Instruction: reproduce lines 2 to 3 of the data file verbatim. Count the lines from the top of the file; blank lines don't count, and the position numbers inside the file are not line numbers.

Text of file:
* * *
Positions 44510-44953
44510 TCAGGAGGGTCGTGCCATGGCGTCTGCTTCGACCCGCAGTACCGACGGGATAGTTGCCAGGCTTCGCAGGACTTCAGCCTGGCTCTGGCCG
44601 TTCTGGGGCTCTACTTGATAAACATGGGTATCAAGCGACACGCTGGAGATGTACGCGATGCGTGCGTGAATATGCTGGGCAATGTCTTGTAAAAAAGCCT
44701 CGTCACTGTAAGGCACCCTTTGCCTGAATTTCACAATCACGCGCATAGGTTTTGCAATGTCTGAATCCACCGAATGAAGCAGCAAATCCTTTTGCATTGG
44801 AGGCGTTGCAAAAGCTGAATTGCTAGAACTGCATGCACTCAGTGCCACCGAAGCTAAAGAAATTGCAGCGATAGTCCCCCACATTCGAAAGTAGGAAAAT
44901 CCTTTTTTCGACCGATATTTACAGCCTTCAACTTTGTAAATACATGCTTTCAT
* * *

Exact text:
44510 TCAGGAGGGTCGTGCCATGGCGTCTGCTTCGACCCGCAGTACCGACGGGATAGTTGCCAGGCTTCGCAGGACTTCAGCCTGGCTCTGGCCG
44601 TTCTGGGGCTCTACTTGATAAACATGGGTATCAAGCGACACGCTGGAGATGTACGCGATGCGTGCGTGAATATGCTGGGCAATGTCTTGTAAAAAAGCCT